Aude: from European goldfinches to elvers, the French office for biodiversity on the trail of lucrative trafficking

The French office for biodiversity (OFB) has 16 agents in Aude. In a territory considered one of the richest departments in terms of biodiversity, one of their – many – missions is to fight against poaching, trafficking and the possession of protected species.

Water, hunting and fishing police; a health watch, activated for example in December 2021 with the discovery in Sigean of three dead pelicans, carriers of avian influenza; counts, to follow the evolution, punctual or long term, of the populations of raptors, capercaillie or Tengmalm’s owls, but also of shad or hare; reports of wolf attacks.

A list – not exhaustive – of the missions of the agents of the French office for biodiversity (OFB), created in 2020 from the merger of the national office for hunting and wildlife (ONCFS) and the French agency of biodiversity (AFB).

Frédéric Marques and Albert Leone, both environmental inspectors at the OFB, in Aude.

A biodiversity that weighs heavily, in a department with 250 natural habitats, more than 300 animal species of heritage interest, and nearly 500 protected plant heritage species.

Without forgetting the rank of department with the largest number of breeding birds in France, with more than 200 species. A fragile wealth. Both environmental inspectors from the Aude OFB, Albert Leone and Frédéric Marques deliver an observation: “Evolution is not going towards an increase in biodiversity.”

Between climate change or the artificialization of natural spaces, the two agents will not comment on the causes, recalling that Aude must also do with the other side of the coin of a tourism that is valuable economically, but sometimes perilous for the environment: “From June, the population increases sharply, and that complicates the task, with tourists who can enter natural spaces, trample protected species, make fires,…”

Sold “70 to 150 €” per specimen, sometimes more for the best singers

But it is also throughout the year that the OFB strives to preserve protected species, to fight against poaching, trafficking and detention. A task in particular ensured for the benefit of the European goldfinch, a passerine whose, on a national scale, the numbers have shrunk by 40 to 50% in the last 20 years.

Classified as endangered on the red list of breeding birds of the International Union for Conservation of Nature (IUCN), the species, whose possession is conditional on a certificate of capacity (issued by the prefectures, Editor’s note), pays its colorful plumage and especially its song. “Like the greenfinch, it is one of the songbirds affected by trafficking”, sums up Frédéric Marques.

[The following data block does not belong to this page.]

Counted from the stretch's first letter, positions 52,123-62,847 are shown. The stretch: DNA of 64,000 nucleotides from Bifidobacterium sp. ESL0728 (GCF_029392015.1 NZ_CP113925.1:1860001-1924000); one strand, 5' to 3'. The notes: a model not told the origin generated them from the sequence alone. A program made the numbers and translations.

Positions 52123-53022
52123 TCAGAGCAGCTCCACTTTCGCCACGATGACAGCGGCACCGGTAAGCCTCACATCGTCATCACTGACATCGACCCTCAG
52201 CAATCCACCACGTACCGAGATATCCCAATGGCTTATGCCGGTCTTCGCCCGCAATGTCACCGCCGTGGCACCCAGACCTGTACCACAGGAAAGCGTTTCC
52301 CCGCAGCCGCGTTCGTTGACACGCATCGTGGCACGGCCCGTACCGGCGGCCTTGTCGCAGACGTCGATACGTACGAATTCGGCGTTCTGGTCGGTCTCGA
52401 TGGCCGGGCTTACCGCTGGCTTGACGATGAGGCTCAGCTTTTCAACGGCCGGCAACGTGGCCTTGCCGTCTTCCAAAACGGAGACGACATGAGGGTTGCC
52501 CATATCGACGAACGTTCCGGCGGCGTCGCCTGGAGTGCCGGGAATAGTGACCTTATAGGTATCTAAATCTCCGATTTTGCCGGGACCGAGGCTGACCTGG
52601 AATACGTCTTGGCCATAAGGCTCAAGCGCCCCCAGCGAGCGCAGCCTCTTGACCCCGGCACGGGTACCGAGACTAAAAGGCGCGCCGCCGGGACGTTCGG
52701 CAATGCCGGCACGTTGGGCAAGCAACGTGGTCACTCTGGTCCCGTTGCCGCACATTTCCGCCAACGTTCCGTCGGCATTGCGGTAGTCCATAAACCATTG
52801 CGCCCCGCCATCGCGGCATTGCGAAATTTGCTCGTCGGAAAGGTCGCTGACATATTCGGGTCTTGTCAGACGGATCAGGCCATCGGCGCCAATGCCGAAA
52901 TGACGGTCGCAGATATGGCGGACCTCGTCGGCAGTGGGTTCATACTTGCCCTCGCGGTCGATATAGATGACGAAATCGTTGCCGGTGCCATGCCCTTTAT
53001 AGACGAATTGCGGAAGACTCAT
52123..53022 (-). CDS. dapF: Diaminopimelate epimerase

We monitor the mouth of the Aude, in Fleury, where the glass eels go up

In a department “mecca of passage for migratory species”, the hunt for goldfinches has been a reality for many years: “4 or 5 years ago, we were called by customs officers who had stopped a car where a hundred goldfinches.”

Sold between “70 and 150 €” the specimen, sometimes more for “the best singers”, the bird is hunted with nets, sticks coated with glue or cage-traps.

Between patrols and testimonies, the Aude OFB therefore “regularly does business” on the goldfinch, the capture, detention or trade of which is worth to offenders to incur, for each of these offences, a sentence of 3 years’ imprisonment. and a fine of €150,000: in 2021, several operations in Lézignanais, Narbonnais and on the coast made it possible to apprehend poachers in flagrante delicto and to dismantle networks of traffickers.

Several cages, traps, landing nets were seized and several dozen birds released into their natural environment.

European goldfinch numbers have dropped by 40 to 50% in 20 years.

European goldfinch numbers have dropped by 40 to 50% in 20 years.
Séverine Bignon / OFB – Séverine Bignon / OFB

Another protected species that the Aude OFB follows closely, the glass eel, the eel fry. Laid in the Sargasso Sea, in the Caribbean, the larvae usually reach, thousands of kilometers away, the fresh waters of estuaries, in the Atlantic, but also in the Mediterranean: “We monitor the mouth of the Aude , in Fleury, where the glass eels go up”, specifies Albert Leone. It is in particular during “night rounds” that the OFB tracks down illegal fishing, with the end result, as for the goldfinch, of seizures of equipment and fry returned to the water. Like the sparrow, the stakes are again high, financially. Food of choice in Spain, but also and above all in Japan and China, the glass eel is traded at “€1,000 per kg”.

From ivory to marmosets, the exotic trade

Operation “Hannibal”, devoted to ivory trafficking; “Beluga”, centered on the sale of caviar; or “Jaws”, especially dedicated to shark teeth. Three examples of coordinated action on a regional scale in which the Aude OFB has participated in recent years.

Operations related to the application of the International Convention on the Trade in Endangered Species (CITES), adopted in 1973 and applied by 183 countries to protect wild species from unsustainable exploitation.

“Exotic” species whose traffic, which the OFB monitors in particular via an “internet watch on sales sites specializing in wildlife or non-domestic species”, also passes through Aude: “it responds to trends , fashions, which range from elephant ivory to cacti”, specifies Frédéric Marques, before, with Albert Leone, delivering an inventory to Prévert of the amazing discoveries made in the department.

“We were able to find 80 marmosets in an individual, but also a porcupine, a prairie dog, a meerkat.”


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